Why so many perfect games in baseball?

…in the first 60 years of the 20th century, there were 4 perfect games in baseball, a game where a pitcher pitches a complete game and no one on the other team reaches first base. In the next 45 years, there have been 11, so the rate of perfection has roughly quadrupled.

Of course Randy Johnson just pitched a perfect game this last week.

Michael Coffey, of The New York Times, claims that higher returns to celebrity have increased the returns to extraordinary performances. But the more general fact is one of declining variance across athletic performances. Wilt Chamberlain dominated his contemporaries (one year he averaged fifty points and twenty-eight rebounds per game), but now basketball talent is more tightly clustered. Many runners can do a four-minute mile, and so on. So I doubt the Coffey explanation. It is now harder to stand out from the crowd, especially as we consider longer time frames of achievement.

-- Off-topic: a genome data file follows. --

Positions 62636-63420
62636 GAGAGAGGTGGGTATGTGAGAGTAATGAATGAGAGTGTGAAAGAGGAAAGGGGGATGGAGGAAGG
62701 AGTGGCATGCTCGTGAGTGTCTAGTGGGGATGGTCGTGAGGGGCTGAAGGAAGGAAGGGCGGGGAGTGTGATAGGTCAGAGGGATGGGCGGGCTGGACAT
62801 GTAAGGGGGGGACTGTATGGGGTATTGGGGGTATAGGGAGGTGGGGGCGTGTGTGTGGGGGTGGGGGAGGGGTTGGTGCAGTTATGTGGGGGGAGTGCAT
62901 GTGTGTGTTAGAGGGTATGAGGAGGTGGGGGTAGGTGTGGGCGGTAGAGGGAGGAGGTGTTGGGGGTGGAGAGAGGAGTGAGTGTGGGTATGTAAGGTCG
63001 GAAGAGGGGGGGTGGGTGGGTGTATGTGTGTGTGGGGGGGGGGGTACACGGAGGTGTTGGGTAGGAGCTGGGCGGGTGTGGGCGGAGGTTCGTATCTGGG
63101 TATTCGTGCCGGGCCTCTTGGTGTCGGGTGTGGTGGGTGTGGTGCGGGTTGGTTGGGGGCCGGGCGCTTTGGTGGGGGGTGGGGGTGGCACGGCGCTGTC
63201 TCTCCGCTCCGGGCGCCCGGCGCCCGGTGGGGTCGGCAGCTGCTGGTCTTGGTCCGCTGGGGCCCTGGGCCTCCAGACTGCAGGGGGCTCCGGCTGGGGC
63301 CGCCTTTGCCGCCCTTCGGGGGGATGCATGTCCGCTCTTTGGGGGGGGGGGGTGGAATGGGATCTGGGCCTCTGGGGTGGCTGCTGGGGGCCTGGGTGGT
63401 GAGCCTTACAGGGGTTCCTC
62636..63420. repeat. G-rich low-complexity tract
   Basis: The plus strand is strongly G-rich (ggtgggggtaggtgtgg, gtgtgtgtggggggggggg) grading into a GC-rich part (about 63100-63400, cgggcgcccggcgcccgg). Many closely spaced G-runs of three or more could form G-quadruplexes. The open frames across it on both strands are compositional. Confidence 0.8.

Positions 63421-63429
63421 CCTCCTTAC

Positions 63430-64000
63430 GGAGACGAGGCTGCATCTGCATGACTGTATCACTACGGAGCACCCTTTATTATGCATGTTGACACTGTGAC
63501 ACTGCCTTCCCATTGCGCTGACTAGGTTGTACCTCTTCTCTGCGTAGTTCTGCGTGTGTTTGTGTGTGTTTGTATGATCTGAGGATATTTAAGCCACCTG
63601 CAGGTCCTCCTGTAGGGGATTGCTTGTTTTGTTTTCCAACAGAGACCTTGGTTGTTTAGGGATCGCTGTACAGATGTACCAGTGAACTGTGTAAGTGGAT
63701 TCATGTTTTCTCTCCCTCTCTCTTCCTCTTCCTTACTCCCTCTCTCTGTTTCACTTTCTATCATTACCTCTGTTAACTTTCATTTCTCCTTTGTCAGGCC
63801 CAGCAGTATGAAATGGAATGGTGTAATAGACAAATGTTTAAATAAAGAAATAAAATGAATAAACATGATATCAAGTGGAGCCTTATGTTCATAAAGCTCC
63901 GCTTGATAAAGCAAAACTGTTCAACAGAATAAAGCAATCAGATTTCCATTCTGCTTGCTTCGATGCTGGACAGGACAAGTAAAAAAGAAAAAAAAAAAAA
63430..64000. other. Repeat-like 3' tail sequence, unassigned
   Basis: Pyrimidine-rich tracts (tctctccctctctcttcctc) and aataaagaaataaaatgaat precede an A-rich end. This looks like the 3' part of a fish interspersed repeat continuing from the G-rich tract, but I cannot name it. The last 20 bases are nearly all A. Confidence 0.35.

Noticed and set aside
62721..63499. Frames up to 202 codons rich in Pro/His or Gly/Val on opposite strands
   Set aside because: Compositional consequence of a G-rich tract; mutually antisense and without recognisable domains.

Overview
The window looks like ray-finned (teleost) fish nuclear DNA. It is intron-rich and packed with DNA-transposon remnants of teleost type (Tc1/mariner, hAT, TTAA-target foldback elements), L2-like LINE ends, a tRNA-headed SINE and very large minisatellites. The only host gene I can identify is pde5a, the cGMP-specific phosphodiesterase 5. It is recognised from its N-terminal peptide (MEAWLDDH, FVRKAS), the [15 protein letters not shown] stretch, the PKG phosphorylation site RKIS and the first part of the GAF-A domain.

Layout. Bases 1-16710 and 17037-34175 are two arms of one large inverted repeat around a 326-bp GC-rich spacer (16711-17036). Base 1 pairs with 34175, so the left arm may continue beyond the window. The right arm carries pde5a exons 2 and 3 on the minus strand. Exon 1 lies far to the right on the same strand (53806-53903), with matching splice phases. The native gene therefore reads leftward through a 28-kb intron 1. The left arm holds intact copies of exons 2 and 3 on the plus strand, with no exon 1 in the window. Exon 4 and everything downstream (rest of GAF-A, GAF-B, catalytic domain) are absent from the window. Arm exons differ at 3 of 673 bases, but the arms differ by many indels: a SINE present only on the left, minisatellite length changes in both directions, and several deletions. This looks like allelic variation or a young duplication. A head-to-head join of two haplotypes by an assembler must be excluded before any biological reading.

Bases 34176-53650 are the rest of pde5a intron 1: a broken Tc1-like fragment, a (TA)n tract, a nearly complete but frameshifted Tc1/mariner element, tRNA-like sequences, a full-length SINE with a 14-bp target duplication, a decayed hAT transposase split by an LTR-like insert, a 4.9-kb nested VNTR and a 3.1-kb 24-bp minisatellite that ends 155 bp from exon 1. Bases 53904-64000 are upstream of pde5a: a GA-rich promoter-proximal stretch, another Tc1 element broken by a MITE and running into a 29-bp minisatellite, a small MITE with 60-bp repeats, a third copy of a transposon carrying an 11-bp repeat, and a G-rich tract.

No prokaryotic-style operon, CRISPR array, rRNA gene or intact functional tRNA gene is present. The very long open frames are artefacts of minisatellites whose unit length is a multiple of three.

Nor can you argue that pitchers are gaining on hitters across the board. Home run totals have skyrocketed. Russ Roberts makes a good point; he cites better fielding, which boosts the chance for a perfect game but doesn’t stop home runs. And of course we are simply playing more games of professional baseball [Richard Squire tells me about twice as many].

Or consider a statistical explanation. Yes, more excellent performers will mean that overall achievement is more tightly bunched. But at the same time, the flow of one-time “outlier performances” can rise. You have more “perfect game capable” pitchers trying to pitch perfect games than ever before. No one of them will achieve the lifetime dominance of Cy Young, but today’s best pitch or best pitched inning is better than Cy Young’s. This holds, even though batters have improved as well. We are dealing with the extremes of the distributions, not the bunching of the means as calculated across lifetime achievement. So we get more perfect pitches today than we did eighty years ago. Now just inch up the temporal unit from “pitch” to “game” and you can get to the required result…

What really impresses me:

A perfect game, nah. A sherpa just made it up Mount Everest in less than thirteen hours; even very good climbers can require at least four days.


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